The current ruling monarch of the ancient Kingdom of Denmark is King Christian the Eleventh. He is of the House of Schleswig-Holstein-Sonderburg-Glücksburg, a junior branch of the ancient German royal house of Oldenburg. Technically, Christian should belong to the House of Monzepat as his paternal grandfather was a member of that dynasty. However, Christian’s paternal grandmother was the monarch of Denmark, and Christian’s father and predecessor chose to retain the House of Schleswig-Holstein-Sonderburg-Glücksburg instead of adopting his father’s name. The House of Oldenburg/Schleswig-Holstein-Sonderburg-Glücksburg is the longest reigning royal dynasty of Denmark, having the Danish throne since the year fourteen hundred and forty-eight.

Knud and Bronisław had once met King Christian (when he was still the Crown Prince) during a visit to the national sea dikes in the twenty-thirties. These dikes were built to prevent Danish land from being lost to the sea, as sea level increased when the polar ice caps melted. Knud, who was a teenager at the time, dropped a ball he was playing and he chased after it, bumping into the king by accident. Both Knud and Bronisław bowed and apologized to King Christian.

“No need,” the King responded, “my children are wild as well.” The King and Bronisław both chuckled.

Bronisław was originally a plumber when he moved to Denmark, but then he attended school and worked hard. He became a well-respected history professor at the University of Copenhagen and has earned a great living. He’s not wealthy, but he was able to persevere through all odds. He is set to retire from his position by the winter of twenty hundred and sixty-two.

Bronisław is at home watching the skies, hoping to see Halley’s Comet. The local government has ordered that all lights be turned off in the hopes of the comet being visible, unlike the disappointment of the late nineteenth century. Knud fixes his telescope while his son awaits impatiently.

Meanwhile, Halley’s Comet was already visible over the night skies of East Asia. Almost every major city in that region of the world, including Vladivostok, Tokyo, and Seoul had all lights turned off in hopes of the people being able to see the comet with their naked eyes. The Empire of Japan and the Republic of Korea are the two most wealthy nation states in both East Asia and the world.

Japan had become the world’s leading producer in smartphones, automobiles, computers, aircraft, sea vessels, and televisions. The Japanese had also perfected what most people would call “the most realistic hologram in the entire world”. Japan’s main competitor is Korea, who ranks as the second leading producer in the same technology exported by Japan. Despite the competition, as well as the brutal Japanese occupation of Korea that occurred until nineteen forty-five, the two nations are close allies.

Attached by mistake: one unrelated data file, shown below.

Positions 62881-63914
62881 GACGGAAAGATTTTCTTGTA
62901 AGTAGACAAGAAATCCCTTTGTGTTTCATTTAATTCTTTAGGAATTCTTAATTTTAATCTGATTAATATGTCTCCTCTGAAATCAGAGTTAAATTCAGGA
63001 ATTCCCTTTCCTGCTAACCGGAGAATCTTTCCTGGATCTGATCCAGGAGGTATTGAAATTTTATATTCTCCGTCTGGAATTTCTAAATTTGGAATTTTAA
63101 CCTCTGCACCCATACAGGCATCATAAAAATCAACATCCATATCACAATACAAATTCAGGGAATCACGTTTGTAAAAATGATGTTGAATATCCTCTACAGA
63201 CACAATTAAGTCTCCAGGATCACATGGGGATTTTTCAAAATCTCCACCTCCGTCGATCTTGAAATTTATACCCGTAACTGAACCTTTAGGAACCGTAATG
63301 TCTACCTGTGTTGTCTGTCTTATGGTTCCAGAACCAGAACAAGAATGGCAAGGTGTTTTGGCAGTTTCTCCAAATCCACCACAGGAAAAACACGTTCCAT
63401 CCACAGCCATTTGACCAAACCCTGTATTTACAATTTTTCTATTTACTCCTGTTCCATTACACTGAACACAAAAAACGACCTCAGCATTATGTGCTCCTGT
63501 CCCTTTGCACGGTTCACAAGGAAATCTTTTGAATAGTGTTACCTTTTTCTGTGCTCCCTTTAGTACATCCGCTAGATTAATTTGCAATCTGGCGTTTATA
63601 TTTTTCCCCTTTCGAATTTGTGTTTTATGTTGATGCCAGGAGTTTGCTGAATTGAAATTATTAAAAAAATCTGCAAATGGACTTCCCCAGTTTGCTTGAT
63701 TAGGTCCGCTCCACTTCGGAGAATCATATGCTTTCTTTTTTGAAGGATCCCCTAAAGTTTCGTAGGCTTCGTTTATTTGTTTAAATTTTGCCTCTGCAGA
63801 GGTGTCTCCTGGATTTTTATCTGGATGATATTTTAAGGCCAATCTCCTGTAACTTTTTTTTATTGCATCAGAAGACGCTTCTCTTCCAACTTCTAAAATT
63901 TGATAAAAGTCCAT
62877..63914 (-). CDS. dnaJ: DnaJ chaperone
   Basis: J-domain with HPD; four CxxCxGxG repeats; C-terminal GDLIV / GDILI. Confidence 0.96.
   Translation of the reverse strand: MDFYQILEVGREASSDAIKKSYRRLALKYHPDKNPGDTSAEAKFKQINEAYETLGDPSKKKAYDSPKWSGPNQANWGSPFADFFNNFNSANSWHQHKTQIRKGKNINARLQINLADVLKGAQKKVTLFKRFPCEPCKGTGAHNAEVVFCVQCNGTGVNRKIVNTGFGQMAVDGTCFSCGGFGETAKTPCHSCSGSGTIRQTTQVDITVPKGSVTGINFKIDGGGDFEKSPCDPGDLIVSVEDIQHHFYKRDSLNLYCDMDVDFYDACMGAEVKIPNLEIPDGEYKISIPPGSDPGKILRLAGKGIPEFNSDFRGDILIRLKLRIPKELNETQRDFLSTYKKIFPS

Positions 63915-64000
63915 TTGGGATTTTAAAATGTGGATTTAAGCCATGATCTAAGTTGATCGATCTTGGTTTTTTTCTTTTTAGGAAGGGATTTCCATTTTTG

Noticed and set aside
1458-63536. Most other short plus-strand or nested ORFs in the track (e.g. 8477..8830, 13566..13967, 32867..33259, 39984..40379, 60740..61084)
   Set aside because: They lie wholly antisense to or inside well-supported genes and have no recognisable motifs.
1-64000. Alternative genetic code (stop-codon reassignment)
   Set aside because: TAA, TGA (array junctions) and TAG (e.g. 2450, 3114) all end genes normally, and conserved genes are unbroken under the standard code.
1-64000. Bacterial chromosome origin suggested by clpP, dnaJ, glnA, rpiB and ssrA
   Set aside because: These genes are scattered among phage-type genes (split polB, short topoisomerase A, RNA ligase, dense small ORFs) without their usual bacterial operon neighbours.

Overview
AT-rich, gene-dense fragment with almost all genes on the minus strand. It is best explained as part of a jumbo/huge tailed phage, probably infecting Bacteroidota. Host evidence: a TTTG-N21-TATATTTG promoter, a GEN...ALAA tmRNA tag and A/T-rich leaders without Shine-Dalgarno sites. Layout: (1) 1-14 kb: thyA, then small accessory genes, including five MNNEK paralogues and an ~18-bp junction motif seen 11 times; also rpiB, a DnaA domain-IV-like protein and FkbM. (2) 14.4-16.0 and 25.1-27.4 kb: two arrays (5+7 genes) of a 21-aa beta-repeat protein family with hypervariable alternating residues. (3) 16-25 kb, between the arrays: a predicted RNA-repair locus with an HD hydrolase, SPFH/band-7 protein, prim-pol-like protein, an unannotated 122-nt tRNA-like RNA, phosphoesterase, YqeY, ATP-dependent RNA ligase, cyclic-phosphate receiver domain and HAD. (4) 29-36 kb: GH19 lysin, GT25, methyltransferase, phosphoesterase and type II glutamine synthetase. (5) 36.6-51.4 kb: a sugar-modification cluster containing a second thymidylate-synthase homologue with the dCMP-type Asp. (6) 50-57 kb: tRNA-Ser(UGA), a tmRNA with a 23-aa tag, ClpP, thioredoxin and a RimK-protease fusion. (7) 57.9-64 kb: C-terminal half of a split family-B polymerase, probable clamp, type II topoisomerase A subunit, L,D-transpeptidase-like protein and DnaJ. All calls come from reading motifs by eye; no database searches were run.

In twenty fifty, then Japanese Emperor Fumihito (now posthumously named Akishino), visited Seoul to erect a monument in honor of the one-hundredth anniversary of the Korean War. The Republic of Korea’s oldest enemy, the Democratic People’s Republic of Korea, had ceased her arguably illegitimate existence. In twenty-twenty, portions of the armed forces of the DPRK had mutinied against the ruling Kim dynasty. Soon after, hundreds of thousands of men and women soon began to violently protest against the regime. Supporters of the Kim dynasty, including civilians and the remainder of the military that remained loyal, soon began to defend “their fatherland and dear leader”, and civil war erupts in the Democratic People’s Republic of Korea.

The People’s Republic of China ultimately intervened and sent a military task force to gain control over the now unstable Democratic People’s Republic of Korea. The territory was annexed into China, and the DPRK ceased to exist. Although the Chinese restored stability to the region, their intervention has been highly criticized by the United Nations, and new economic sanctions were placed against Beijing.

The new sanctions worsened the Chinese economy, as well as the global economy. It didn’t help when the Indian subcontinent was engulfed in the first nuclear war since the atomic bombings of Japan in nineteen forty-five. It is unknown as to what started the war, although most people believe that a computer error was responsible for the death of millions, as relations between India and Pakistan were not dangerous enough to constitute war, and the two republics were reluctant to engage in a nuclear war.

The war resulted in the deaths of untold millions, and the worst environmental and refugee crisis in human history. Baljeet Chandrasegarampillai was a refugee from India in the aftermath of the war. He headed straight north to Tibet, which was controlled by China at the time. Most of his family perished in the blast that destroyed New Delhi. Baljeet fell ill from radiation sickness and he was hospitalized for a period of ten years. He lost his leg due to radiation exposure and he suffered from an unknown but slightly benign cancer in his other leg, for which Baljeet fears will one day kill him.